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George Washington: Poems
     

George Washington: Poems

by Adam Fitzgerald
 

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A groundbreaking collection from one of our most acclaimed young poets about personal loss and consumer anxiety in the American suburbs.
In the wake ofthe critical success of The Late Parade (“poetry as lush as any of Keats’s odes,” New York Times Book Review), Adam Fitzgerald’s George Washington follows in the documentary poetics tradition

Overview

A groundbreaking collection from one of our most acclaimed young poets about personal loss and consumer anxiety in the American suburbs.
In the wake ofthe critical success of The Late Parade (“poetry as lush as any of Keats’s odes,” New York Times Book Review), Adam Fitzgerald’s George Washington follows in the documentary poetics tradition of William Carlos Williams’s In the American Grain and Susan Howe’s My Emily Dickinson. These frenetic poems channel the proper names and product placement in the suburban New Jersey memescape of the 1990s. Fitzgerald’s catalogs—a world of video games and love songs, entertainment franchises and widespread anomie—seek out the proxies by which millions now live their most intimate experiences, examining everything from sexuality and faith to the spectacles of shopping and mass shootings. The poet’s memory may prove as fungible as the once-ubiquitous VHS cassette, but these queer poems form a hypertext archive of life as it’s packaged and purveyed. Fitzgerald’s “primal vision” (Harold Bloom), so wildly alive in The Late Parade, metamorphoses into an exhilarating exploration of Americana’s dark origins.

Editorial Reviews

The New York Times - Jeff Gordiner
…brilliant and necessary…George Washington…barrels forward with a confidence that marks [Fitzgerald] as a young poet…to be reckoned with. He piles on plenty of imagery that captures America (largely the New Jersey of his childhood) as a dreary name-brandy shopping mall, but impeccable comic timing prevents him from drifting too far into the Debbie Downer zone. Some of his opening lines are deadpan jewels—part Frank O'Hara, part Tig Notaro.
Jeff Gordinier - New York Times
“Brilliant and necessary. . . . George Washington, [Fitzgerald’s] second book, barrels forward with a confidence that marks him as a young poet—he is 32—to be reckoned with.”
Zachary Pace - Bookforum
“[Fitzgerald is] already an eminent figure in twenty-first century poetry. . . . A mature, resonant, triumphant collection of wistful elegies and whimsical love poems, George Washington proves that Fitzgerald is one of the most brilliantly multifaceted poets writing today.”
Claudia Rankine
“George Washington, Adam Fitzgerald’s anticipated new collection, journeys with confident speed past the moment of inception for any given poem. Whoever—father or lover—died happened outside the frame of these virtuosic poems. A fury of lists, names, places, from literary figures to TV stations, replaces biography and becomes experience. The graveyard is now the Courtyard Marriot. Elegy is buried inside the days and despite all that reappears, ‘You don’t come back. . . . We welcome them without you.’ These exponentially expansive poems formally hold their grief at a distance between Mary Mother of God and The Empire Strikes Back. Fitzgerald’s ‘sedentary grammars’ and ‘interior graphics’ live exquisitely underground. This is stunning poetry.”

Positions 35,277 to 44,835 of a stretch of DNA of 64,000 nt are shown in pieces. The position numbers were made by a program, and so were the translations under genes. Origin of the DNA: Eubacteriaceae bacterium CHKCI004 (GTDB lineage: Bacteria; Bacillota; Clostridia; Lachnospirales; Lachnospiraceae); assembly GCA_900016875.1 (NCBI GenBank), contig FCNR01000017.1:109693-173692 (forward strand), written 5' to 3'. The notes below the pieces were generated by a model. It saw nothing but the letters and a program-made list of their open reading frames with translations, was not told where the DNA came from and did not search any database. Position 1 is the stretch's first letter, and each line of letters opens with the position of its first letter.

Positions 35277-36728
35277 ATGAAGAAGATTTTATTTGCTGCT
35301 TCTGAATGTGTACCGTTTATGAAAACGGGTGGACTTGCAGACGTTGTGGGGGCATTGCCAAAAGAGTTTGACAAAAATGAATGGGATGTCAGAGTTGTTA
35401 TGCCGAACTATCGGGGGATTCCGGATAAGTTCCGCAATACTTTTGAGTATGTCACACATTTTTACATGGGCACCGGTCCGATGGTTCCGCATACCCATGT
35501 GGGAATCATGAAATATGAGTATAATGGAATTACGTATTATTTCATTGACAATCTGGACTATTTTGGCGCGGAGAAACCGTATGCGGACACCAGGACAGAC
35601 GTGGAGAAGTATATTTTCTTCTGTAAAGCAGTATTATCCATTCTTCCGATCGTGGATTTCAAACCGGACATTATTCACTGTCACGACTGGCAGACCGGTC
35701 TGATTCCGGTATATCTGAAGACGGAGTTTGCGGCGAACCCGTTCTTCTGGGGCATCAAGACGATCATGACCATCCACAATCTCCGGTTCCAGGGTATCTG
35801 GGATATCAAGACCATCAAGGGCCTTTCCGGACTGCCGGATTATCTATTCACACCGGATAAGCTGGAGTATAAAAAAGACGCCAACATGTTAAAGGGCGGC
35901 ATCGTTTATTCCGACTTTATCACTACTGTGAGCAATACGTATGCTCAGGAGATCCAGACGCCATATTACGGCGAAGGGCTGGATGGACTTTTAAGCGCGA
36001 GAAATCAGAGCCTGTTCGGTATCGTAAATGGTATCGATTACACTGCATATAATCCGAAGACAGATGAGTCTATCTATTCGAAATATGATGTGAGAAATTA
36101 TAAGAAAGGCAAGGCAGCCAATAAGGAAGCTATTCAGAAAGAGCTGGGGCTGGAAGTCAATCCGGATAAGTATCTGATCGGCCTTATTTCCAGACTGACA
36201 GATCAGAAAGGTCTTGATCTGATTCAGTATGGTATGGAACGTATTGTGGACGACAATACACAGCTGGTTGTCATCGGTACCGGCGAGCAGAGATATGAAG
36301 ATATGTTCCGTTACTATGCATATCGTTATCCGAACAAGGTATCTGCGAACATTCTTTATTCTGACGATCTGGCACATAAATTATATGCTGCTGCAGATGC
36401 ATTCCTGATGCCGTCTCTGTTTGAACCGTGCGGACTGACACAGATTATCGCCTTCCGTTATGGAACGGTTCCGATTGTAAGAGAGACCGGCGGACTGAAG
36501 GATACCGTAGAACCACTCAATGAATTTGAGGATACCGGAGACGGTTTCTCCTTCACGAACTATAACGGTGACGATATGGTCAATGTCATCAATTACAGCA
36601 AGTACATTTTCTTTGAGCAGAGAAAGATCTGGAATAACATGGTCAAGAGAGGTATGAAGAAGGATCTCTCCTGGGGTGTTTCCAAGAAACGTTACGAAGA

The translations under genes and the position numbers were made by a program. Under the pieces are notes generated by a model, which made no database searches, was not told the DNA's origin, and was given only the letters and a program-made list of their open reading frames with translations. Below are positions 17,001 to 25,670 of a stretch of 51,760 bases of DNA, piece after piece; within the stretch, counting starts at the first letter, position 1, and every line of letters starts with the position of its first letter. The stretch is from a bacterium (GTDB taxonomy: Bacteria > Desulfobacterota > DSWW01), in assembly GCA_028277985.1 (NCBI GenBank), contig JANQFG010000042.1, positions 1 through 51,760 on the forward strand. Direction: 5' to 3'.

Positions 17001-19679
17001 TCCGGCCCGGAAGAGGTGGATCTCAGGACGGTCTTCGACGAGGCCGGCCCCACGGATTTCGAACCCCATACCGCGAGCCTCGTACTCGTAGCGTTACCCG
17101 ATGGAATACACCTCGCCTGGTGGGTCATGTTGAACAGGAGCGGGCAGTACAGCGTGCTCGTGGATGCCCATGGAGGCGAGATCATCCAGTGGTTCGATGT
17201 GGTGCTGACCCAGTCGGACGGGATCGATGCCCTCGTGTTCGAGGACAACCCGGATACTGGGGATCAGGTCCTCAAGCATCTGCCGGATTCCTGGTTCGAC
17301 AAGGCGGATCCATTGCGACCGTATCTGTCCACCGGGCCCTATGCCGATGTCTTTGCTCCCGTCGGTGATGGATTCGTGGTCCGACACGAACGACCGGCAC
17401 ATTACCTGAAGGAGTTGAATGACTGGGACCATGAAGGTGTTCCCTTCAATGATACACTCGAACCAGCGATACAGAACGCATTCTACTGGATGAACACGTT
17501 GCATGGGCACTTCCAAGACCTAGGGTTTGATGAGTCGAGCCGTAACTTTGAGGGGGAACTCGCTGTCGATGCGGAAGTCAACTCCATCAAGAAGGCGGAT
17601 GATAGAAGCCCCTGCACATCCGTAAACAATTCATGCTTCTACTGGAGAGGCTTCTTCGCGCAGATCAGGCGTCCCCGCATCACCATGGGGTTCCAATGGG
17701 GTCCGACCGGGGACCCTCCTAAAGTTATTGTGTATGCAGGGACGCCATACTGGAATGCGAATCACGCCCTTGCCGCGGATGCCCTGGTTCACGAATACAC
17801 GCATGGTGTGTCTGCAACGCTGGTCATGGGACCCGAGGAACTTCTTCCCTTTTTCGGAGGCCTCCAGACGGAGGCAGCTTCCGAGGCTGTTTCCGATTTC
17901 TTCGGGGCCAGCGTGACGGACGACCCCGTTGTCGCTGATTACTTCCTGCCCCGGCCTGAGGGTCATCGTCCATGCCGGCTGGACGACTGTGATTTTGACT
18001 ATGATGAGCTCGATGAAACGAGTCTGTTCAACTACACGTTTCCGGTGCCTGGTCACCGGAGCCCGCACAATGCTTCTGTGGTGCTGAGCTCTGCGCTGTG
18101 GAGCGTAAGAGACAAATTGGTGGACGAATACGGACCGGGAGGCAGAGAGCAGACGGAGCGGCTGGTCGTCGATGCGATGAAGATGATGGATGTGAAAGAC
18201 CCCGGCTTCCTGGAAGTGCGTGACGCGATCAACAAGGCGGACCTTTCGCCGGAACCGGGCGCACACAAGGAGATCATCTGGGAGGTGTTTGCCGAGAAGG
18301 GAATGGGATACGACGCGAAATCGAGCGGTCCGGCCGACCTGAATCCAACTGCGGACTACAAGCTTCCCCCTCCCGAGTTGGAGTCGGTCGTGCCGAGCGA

Eileen Myles
“This book is a major crossing, the poet steps lightly on loads of tingly crap like the apocalyptically organized photos of Andreas Gursky or Hart Crane’s intentionality in a whole new place. No one understands postmodernity better than Jersey boy prelate Adam Fitzgerald who stands tall and grounded as a poet of heart, and excess: cries visionary Madonna tears without irony because the monuments on his riverbanks though toxic and hallucinatory now weep fortitude; even prayer.”
Colm Tóibín
“The cadences in George Washington are meticulously, rigorously controlled. The energy comes from the conflict between the shining wit, the wry observation, the gorgeous phrasing and the need to remain rooted, true, tactful and in the American grain. On display we find a most interesting sensibility—troubled, amused, laconic, playful—plus a poet in possession of a very serious gift.”
Cathy Park Hong
“If there are no ideas but in things, Fitzgerald’s ‘things’ have gotten out of hand: trademarked, shrink-wrapped, mass-produced, including memory itself, which has become a market-engineered, instantly retrievable ‘thing’ called nostalgia. Fitzgerald voraciously returns to the 90s, when there was just enough technology and everyone hung out at the mall and America had a budget surplus before its precipitous decline. George Washington is as lurid as a neon Trapper Keeper, relentless and completely frightening; an astonishing read.”

Product Details

ISBN-13:
9781631491009
Publisher:
Liveright Publishing Corporation
Publication date:
09/27/2016
Pages:
112
Sales rank:
638,065
Product dimensions:
6.20(w) x 8.40(h) x 0.60(d)

Meet the Author

Adam Fitzgerald is the author of The Late
Parade and George Washington. New poems have appeared in The New Yorker, Poetry,
Granta, Boston Review, the New York Review of Books, and elsewhere.
Fitzgerald is contributing editor of Literary Hub, teaches at NYU, and directs The Home School. He lives in New York.

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